Wole Soyinka, heavily influenced by Ogun, a Nigerian God of War, was presented with the prize in 1986; he was educated partially in England, and is loosely in the Western tradition but he is also massively influenced by the Nigerian Yoruba culture. Imprisoned without trial for two years 1967-69 in Nigeria, his work increased in anger and pessimism as a result of his personal journey through hell.

        We now have to travel back nearly twenty years to 1969 to find our next man. (All Nobel playwright laureates are men.] Samuel Beckett followed few of the rules for the theatre. Nevertheless he fits our general mould for a playwright. He does not give us an easy time. The normal rules, such as they are, are suspended and replaced by a series of concrete stage images. No matter. Beckett always claimed that he had little talent for happiness and a kind of hopeless pointlessness undermined most of his work. The tale is often told of his visiting the man who stabbed him in the street. When Beckett asked why the man stabbed him, the criminal answered: “I don’t know”. Beckett claimed that this pointlessness was the most significant moment of his life. In many ways he has made a Beckett play one of the most significant moments for viewing audiences. Other proponents of the theatre of the absurd would have us recognise ourselves, and our oppressors, on the stage and in life. Antonin Artaud who sank into schizophrenic madness and Guy Debord who saw the whole of society as a spectacle and who shot himself with a P.38 had a go with not inconspicuous success in their own circles.

            Next we have two part-time playwrights, J P Sartre (1964) and T.S. Eliot (1948). Eliot’s Murder in the Cathedral is a magnificent piece of work telling us of the murder of a to be saint by knights loyal to a particularly competent medieval war lord, King Henry II of England. The themes in this verse play are similar to those trapped in the same time zone by Jean Anouilh in Becket and James Goldman in Lion in Winter.  Sartre’s greatest work for the stage, and the least performed because of its huge cast and its length, is probably Le Diable et le Bon Dieu. This play, too, deals with another warlord, Goetz, who, during the Thirty Years War, found he did more harm as a monk, a potential saint and a man of peace than he did as a warlord.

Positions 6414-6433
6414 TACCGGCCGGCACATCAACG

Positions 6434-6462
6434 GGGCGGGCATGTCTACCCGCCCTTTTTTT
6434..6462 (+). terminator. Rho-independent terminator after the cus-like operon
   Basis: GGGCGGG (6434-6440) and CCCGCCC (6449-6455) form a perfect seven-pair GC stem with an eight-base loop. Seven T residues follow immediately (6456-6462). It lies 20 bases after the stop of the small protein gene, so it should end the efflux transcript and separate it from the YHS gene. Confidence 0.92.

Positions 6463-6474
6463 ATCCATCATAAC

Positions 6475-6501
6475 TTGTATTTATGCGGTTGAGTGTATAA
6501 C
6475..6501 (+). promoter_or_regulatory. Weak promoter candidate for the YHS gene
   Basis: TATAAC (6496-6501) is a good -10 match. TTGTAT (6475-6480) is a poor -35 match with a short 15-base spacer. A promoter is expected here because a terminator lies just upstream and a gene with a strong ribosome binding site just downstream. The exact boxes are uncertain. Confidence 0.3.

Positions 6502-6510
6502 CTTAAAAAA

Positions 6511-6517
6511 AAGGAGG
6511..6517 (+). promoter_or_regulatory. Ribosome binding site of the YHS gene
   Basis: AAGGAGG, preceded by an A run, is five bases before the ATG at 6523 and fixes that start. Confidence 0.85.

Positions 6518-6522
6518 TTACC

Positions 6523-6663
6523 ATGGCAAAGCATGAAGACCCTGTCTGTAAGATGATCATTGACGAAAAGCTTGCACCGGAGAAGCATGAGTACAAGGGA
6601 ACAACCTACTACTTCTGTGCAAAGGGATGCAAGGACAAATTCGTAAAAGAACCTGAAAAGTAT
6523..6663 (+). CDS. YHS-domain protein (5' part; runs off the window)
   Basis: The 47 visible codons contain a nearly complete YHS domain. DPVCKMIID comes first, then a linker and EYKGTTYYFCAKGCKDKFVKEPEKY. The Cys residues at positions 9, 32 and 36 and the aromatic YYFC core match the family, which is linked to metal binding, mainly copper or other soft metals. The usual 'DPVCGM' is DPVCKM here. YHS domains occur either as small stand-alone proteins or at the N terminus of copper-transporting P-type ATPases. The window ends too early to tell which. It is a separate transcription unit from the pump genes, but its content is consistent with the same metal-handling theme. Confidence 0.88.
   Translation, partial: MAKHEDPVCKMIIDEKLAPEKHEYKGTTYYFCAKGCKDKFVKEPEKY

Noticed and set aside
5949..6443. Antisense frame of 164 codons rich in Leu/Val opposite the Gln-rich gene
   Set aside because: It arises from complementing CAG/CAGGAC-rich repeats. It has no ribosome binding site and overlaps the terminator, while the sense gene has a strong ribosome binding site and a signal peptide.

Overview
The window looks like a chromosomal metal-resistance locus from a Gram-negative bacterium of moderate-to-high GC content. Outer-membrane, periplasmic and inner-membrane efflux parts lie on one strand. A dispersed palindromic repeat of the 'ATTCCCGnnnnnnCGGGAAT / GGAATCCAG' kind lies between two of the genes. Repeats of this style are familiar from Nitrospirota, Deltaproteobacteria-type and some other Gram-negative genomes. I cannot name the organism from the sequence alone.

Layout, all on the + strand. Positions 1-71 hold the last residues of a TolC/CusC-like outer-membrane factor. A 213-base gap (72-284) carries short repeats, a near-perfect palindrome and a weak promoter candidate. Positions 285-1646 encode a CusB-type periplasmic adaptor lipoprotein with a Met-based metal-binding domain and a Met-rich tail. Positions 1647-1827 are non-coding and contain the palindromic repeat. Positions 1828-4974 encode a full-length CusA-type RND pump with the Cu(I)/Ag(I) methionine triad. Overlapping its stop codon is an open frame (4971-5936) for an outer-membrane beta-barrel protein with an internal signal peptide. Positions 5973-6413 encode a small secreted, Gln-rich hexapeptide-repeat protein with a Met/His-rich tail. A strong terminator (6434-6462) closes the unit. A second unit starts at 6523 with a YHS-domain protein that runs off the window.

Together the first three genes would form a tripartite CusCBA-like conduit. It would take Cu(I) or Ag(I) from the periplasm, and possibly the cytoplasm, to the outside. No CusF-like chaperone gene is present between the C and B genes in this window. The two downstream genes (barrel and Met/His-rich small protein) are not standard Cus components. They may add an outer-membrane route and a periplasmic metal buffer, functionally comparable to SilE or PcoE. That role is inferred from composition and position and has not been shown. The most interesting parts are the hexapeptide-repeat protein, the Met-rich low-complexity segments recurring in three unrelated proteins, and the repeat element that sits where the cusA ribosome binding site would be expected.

Next is Eugene Gladstone O’Neill (1888-1953). Here we have a playwright in a genuine classical tradition. His Mourning Becomes Electra is based frankly on Aeschylus’s Orestia where he sets a rewriting of Agamemnon’s ‘welcome’ home from Troy at the end of the American Civil War. As we add Desire Under the Elms and The Iceman Cometh we struggle for peace of mind, or peace of any kind. Yet in 1936 when he received the prize he had not yet written his most gruelling play about a miserly father, a drug addict mother and a hopelessly alcoholic son and brother. That got its first performance after his death on 1957. Long Day’s Journey Into Night is as hellish as Huis Clos and a lot more real.

Perhaps the Nobel panel felt the depression of the nineteen thirties favoured the playwright, especially if jaundiced, because a second playwright received the accolade in this decade.  Luigi Pirandello (1867-1936) takes us back to the theatre of the absurd with the author of Six Characters in Search of an Author and the (madness) of Henry IV. The agonising Sicilian is reported as having said in all modesty.  “I have tried to tell something to other men, without any ambition, except perhaps that of avenging myself for having been born.” One is driven to wonder what a room full of O’Neills, Becketts and Pirandellos might be like especially if Dario Fo wandered in and threatened to throw them out of the window. (This premise is offered to any budding playwright free of charge.)

On the eve of the First World War, perhaps with sharp prescience, the Nobel prize for literature was awarded to Hauptmann in 1912 and to the Belgian, Maeterlinck a year earlier. Both forcefully set out to challenge convention. According to Germany’s great poet Rilke, “Maeterlinck replaced action with inaction, events with the eventless and dialogue with an expressive semantics of silence.”  We might ask him to join the company of Beckett, O’Neill,  Pirandello and Fo and to do his best not to be cast from the window. Perhaps his best known work, now rarely performed, is The Blue Bird and was directed by no less a person than Konstantin Stanislavsky in Moscow and later played to wild acclaim in London, New York and Paris. He does provide some instruction for us. “Many a happiness,” he said, “as many a disaster can be governed by chance, but the peace within us can never be governed by chance.”